El Niño rains take a break, San Jose embraces warmer weather

- The warm weather in the Bay Area has made this winter season feel more like spring and it has people wondering where El Niño went and when it will return.

Many people in San Jose described the weather as picture perfect. At Santana Row on Tuesday night, a lot of people were in tank tops, shorts and sandals in February. While it may seem like unusual weather, a weather expert at San Jose State said this dry spell is perfectly normal.

As the sun sets on this February night, at Santana Row, families played outside late into the evening while others opted to dine outdoors.

"We usually drink red wine because the weather is so nice we decided to have white wine," said Kimberly Cope of San Jose.

Cope and her friend are used to a winter chill, but on Tuesday night, they walked over in summer attire.

"Usually you have your coats on and rain umbrellas," said Julie Waite of San Jose. "We are out eat here siting eating outside. It's very unusual in February."

"In the atmosphere we can have a heat wave one day and it will be cold and rainy two days later," said Alison Bridger who is the Chair of the Meterology Department at San Jose State.

Bridger said El Niño and its warmer waters are still out there. She showed us the weather maps to prove it and said El Nino is just as active as a week ago when it rained. Right now, a strong ridge of high pressure is steering storms away.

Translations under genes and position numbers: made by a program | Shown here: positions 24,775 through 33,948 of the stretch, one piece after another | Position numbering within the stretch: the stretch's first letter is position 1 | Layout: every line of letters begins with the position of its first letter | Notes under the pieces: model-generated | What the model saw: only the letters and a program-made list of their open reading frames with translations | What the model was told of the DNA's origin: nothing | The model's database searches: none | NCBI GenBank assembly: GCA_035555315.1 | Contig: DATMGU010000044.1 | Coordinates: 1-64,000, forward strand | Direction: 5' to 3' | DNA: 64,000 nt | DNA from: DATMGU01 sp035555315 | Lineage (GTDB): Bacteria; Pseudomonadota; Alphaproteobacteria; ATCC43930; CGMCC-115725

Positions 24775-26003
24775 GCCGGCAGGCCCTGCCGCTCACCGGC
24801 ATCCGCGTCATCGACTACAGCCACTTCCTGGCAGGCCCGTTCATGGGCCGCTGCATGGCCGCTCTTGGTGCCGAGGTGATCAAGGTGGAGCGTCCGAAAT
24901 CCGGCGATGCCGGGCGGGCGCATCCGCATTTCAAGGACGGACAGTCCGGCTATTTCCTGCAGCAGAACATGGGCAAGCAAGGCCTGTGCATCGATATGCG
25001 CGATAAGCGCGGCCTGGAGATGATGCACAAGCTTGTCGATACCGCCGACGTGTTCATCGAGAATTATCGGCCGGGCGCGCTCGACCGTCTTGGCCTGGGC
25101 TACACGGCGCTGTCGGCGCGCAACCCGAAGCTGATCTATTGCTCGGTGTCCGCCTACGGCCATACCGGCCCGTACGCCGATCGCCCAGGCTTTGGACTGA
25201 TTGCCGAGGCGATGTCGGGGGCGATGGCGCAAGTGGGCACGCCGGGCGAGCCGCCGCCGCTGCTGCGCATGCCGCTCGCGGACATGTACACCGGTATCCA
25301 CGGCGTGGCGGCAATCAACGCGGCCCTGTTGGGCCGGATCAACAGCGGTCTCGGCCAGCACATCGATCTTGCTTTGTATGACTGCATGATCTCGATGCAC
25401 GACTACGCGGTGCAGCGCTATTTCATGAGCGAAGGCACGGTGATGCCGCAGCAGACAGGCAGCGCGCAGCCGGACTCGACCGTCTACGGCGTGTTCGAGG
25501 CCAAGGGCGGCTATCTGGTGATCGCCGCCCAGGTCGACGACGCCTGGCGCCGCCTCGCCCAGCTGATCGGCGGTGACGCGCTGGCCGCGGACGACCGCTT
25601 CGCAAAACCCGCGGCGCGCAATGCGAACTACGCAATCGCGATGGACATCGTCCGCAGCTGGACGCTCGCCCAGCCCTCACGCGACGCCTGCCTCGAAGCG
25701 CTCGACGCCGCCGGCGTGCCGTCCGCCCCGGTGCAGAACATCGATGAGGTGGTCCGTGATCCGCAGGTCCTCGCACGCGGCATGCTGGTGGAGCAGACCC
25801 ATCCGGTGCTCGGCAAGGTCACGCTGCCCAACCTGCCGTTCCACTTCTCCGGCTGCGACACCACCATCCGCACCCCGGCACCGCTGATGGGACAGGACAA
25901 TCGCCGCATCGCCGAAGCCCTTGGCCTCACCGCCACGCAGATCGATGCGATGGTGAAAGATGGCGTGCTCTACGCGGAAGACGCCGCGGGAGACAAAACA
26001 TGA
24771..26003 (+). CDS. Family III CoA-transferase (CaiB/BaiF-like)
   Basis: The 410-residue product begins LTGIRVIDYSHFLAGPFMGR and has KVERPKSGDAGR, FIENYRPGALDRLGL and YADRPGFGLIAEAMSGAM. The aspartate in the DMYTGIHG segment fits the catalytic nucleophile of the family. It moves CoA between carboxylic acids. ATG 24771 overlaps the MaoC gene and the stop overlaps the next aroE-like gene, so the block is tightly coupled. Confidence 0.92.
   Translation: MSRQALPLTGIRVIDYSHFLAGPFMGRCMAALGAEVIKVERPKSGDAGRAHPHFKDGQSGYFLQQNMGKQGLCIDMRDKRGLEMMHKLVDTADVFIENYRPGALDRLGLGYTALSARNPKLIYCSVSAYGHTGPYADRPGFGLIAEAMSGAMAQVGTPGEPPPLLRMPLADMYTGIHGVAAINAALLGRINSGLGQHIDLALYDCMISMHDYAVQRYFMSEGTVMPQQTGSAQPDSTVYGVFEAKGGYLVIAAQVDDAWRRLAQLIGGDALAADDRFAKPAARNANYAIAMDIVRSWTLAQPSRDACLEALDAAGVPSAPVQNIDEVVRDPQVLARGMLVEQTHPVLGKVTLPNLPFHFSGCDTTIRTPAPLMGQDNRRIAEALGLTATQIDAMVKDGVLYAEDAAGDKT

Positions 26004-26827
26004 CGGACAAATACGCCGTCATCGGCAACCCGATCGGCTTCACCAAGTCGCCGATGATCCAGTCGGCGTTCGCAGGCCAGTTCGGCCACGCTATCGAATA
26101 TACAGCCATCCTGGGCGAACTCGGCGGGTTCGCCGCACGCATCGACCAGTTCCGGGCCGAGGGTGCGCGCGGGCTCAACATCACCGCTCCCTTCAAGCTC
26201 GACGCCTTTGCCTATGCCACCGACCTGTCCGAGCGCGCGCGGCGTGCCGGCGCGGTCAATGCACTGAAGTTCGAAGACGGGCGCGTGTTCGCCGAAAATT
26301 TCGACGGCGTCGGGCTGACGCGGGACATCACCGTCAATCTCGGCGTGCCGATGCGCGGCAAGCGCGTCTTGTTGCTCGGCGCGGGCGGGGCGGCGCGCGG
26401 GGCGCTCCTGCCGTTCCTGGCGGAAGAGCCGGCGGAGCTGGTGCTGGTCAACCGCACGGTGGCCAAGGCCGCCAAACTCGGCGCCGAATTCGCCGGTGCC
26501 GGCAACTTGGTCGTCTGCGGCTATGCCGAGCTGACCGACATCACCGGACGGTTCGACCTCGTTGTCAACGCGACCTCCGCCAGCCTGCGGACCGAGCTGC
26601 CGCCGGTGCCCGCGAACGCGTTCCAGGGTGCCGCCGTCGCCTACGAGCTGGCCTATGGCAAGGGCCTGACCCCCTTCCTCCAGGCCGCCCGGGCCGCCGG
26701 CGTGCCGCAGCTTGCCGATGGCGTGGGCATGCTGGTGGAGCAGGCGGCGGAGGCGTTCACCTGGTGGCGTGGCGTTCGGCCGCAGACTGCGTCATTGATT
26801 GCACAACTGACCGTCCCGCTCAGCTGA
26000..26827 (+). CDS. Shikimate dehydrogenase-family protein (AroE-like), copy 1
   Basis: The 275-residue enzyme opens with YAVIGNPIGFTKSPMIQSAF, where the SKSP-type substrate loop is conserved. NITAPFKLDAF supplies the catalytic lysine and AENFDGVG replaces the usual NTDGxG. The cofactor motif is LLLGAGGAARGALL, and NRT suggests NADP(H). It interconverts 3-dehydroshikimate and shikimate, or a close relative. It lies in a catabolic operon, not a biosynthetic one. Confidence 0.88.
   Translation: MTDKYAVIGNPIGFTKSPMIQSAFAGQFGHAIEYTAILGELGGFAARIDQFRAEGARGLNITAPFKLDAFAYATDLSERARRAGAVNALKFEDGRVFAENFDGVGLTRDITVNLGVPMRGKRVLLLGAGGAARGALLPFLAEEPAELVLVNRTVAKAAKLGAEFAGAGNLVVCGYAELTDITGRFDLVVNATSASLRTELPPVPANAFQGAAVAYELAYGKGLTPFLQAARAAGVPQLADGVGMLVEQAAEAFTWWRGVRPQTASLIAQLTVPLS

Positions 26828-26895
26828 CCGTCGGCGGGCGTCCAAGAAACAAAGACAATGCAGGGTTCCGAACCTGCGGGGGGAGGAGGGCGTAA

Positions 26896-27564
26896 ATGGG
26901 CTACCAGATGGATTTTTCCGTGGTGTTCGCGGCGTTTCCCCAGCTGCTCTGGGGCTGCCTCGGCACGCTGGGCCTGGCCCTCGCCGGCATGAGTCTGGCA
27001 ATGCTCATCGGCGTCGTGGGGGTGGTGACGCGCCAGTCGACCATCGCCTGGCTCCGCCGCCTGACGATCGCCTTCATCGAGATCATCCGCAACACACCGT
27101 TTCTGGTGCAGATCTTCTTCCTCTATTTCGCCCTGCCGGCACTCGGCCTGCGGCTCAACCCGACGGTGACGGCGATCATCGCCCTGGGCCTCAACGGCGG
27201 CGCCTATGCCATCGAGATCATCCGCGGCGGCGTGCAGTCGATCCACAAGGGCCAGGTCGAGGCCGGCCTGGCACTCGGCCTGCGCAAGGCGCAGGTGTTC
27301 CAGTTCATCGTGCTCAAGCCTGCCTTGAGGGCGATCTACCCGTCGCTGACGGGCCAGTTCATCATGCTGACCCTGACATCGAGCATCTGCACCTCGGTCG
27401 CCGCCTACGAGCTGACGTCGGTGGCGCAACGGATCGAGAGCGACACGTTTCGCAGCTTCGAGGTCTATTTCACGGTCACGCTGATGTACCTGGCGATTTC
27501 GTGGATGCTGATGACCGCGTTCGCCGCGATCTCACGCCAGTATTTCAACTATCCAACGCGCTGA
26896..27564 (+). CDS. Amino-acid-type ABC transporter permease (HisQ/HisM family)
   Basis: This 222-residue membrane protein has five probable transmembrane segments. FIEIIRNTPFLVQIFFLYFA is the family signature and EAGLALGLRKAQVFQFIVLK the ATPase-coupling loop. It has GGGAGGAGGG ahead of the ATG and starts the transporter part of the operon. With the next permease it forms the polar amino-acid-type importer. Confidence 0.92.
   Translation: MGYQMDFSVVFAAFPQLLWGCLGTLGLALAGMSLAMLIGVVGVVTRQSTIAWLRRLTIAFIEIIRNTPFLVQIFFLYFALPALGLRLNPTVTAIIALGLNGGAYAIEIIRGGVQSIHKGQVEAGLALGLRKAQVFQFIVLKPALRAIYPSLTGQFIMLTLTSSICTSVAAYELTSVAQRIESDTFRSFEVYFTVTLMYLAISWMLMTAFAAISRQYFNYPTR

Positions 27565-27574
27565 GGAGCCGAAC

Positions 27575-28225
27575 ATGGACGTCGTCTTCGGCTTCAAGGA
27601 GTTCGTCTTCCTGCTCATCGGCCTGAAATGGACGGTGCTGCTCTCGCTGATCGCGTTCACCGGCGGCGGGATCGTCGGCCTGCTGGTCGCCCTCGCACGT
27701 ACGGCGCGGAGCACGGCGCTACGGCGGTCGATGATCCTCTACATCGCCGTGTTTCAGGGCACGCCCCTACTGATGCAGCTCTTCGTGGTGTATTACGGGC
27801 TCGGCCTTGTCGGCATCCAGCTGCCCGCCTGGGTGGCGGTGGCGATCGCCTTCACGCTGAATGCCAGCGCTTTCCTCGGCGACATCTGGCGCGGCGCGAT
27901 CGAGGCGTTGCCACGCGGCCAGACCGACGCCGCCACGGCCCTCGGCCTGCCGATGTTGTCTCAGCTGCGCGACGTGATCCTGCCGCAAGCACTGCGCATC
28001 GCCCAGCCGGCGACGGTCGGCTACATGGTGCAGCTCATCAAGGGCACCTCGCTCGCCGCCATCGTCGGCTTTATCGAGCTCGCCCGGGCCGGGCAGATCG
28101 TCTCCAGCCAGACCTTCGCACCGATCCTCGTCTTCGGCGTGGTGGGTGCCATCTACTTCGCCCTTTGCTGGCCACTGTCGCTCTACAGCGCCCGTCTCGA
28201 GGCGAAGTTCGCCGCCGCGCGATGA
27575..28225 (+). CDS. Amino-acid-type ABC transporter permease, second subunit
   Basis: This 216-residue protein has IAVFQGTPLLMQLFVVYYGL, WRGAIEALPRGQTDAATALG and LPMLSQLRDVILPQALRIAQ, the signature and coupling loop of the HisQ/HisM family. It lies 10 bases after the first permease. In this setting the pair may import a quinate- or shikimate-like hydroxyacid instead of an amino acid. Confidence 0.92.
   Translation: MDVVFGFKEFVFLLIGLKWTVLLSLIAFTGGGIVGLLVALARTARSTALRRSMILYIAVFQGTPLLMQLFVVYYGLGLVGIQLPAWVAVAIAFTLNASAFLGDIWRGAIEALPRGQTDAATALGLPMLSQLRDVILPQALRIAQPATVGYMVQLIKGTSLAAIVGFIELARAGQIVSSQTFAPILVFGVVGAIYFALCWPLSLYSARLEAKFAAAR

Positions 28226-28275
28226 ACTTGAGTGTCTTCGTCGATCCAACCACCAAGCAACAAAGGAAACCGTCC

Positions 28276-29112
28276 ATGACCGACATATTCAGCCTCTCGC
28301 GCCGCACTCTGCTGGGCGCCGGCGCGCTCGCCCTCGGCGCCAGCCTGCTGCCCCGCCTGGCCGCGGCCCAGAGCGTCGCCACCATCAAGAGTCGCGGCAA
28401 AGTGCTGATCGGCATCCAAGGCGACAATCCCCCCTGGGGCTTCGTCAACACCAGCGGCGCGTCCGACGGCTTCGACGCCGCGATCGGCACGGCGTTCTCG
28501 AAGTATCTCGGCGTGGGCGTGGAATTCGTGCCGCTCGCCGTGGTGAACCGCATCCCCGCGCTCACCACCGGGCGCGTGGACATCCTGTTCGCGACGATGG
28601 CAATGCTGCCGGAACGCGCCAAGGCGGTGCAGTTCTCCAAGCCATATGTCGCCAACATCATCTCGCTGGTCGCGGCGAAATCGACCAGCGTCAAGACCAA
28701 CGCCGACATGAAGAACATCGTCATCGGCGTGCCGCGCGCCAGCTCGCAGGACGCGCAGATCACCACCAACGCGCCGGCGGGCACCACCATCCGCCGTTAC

"What we are experiencing this winter is normal conditions, normal temperatures normal rainfall," said Bridger. "The reason it seems weird is we haven't had a normal year in several years around here."

She expects the stretch of dry weather to continue for another week. Once that ridge collapses, storms will come back.

"We live in California so we expect this," said Tony Kattengall of San Jose. "It rains and and then it's sunny."
While no rain means good business for Pinkberry Frozen Yogurt Shop, all of them said they want the rain to come back, given the drought.

"I work for three days so let me have my sunshine and then it can rain," said Cope.

Bridger also said it may not be the big El Niño year we're expecting given studies on climate change, only time will tell.

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